Gender pay gap less pronounced for caregivers than for some other jobs, Census Bureau says
Female nursing aides make 87.1% of what men make, based on median pay, according to data from the U.S. Census Bureau's American Community Survey.
A gender pay gap exists in caregiver positions, but it is not as great as the gap between men's and women's wages in some other professions, according to recently released data from the U.S. Census Bureau's American Community Survey.
The data pertain to more than 300 occupations. The survey found less of a gender pay gap in professions that were dominated by women, although overall, women are more likely to be employed in lower-paying jobs.
For nursing aides, home health aides and psychiatric aides in the latest survey, median pay for women ($29,503) was 87.1% of median pay for men ($25,706).
For registered nurses, median pay for women ($64,413) was 90.8% of median pay for men ($70,952).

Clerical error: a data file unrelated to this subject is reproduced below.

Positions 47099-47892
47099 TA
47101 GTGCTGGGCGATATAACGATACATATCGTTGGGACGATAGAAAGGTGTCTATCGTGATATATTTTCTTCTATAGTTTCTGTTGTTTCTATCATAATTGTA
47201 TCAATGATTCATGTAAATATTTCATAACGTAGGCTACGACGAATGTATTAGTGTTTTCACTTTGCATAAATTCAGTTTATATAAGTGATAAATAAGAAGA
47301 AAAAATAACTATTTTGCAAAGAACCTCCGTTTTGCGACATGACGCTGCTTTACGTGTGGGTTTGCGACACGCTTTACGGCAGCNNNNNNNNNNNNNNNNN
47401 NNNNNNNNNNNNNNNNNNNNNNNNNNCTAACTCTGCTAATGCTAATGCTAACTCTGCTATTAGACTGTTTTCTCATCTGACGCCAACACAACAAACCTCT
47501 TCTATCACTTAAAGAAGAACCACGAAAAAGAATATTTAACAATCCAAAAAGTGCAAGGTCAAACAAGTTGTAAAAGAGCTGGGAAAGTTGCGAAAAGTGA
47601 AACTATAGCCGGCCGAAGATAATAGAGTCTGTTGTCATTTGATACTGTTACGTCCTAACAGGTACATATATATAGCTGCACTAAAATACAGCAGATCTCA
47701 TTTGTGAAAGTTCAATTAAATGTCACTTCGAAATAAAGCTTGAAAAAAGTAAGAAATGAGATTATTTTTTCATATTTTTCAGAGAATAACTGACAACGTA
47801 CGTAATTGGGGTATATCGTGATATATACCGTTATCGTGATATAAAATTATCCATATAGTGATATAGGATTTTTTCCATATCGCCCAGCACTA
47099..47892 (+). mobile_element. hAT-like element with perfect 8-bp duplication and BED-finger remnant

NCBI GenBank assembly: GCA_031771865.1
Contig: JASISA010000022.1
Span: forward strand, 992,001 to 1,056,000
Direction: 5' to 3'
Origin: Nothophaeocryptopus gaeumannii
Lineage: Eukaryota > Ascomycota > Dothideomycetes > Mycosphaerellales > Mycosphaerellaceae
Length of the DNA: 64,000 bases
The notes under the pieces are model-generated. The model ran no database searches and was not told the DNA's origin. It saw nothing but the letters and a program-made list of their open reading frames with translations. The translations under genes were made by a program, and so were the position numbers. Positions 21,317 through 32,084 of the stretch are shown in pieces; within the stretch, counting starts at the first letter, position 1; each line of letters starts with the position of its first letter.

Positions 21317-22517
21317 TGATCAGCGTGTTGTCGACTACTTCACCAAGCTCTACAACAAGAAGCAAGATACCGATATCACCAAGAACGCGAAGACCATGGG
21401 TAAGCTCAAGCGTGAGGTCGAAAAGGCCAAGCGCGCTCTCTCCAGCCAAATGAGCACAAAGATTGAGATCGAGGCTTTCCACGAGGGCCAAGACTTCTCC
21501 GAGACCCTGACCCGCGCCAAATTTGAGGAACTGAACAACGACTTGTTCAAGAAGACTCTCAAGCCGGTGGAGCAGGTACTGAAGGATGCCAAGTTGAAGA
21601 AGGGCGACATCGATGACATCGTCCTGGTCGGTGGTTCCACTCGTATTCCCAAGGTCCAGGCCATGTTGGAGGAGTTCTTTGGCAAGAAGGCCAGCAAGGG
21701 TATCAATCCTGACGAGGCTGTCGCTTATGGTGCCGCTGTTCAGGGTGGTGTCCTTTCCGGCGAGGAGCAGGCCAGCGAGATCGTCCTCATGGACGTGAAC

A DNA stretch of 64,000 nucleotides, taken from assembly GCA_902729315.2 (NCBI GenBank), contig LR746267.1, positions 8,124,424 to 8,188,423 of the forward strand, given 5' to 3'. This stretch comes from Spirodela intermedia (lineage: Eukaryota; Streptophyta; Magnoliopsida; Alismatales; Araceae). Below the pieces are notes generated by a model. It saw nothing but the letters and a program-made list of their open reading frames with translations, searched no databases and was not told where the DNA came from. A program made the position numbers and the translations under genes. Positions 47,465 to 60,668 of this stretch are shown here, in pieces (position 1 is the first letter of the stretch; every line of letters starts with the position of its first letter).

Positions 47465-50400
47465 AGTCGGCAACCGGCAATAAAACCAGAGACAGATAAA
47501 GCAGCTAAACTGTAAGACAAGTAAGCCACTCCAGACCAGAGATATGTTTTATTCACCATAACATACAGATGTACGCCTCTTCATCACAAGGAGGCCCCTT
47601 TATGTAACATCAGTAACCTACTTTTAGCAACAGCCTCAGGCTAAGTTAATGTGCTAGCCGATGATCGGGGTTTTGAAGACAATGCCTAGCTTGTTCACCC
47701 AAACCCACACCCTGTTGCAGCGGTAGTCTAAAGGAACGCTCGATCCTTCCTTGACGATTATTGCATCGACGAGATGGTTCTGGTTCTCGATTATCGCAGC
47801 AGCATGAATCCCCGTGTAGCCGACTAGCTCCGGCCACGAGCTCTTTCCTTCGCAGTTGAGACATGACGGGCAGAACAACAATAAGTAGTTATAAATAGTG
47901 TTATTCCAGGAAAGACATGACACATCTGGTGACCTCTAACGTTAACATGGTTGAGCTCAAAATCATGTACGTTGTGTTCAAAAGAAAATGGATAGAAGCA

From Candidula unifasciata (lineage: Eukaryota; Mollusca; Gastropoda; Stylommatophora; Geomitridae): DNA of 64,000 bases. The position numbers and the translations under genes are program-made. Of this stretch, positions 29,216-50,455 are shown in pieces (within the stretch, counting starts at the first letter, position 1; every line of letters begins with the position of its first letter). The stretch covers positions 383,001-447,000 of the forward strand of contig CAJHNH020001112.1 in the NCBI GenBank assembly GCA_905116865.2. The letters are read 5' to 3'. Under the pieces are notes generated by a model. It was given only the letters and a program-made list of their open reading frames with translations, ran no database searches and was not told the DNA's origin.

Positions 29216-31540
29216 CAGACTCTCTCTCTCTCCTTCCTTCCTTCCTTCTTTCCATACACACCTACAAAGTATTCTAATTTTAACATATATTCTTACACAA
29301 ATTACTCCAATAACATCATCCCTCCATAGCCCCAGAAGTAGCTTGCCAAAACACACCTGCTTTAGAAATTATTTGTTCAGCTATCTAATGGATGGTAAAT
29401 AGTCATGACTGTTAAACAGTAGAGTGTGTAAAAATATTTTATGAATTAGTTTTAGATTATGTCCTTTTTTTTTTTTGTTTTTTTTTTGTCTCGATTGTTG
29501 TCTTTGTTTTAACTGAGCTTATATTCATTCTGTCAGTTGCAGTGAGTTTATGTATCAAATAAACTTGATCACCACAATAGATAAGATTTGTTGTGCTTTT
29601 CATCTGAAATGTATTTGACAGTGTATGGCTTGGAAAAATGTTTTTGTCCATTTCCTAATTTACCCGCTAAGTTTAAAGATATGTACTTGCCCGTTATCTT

For licensed practical nurses and licensed vocational nurses, median pay for women ($40,939) was 94.1% of median pay for men ($38,523).
All of those occupations are in fields in which 80% or more of the jobs are held by women, according to the Census Bureau. All data are from the 2016 survey and are based on full-time, year-round workers over a 12-month period.
Other positions in healthcare, such as physician, surgeon, nurse anesthetist and dentist, were among the highest-paying occupations for women, the Census Bureau said. Pharmacists had one of the smallest pay gaps between men and women, with women earning 97% of what men earn.
Professions such as finance and sales, however, had the largest gender wage gaps, according to survey results.
Overall, median earnings for women were $40,675 compared with $50,741 for men.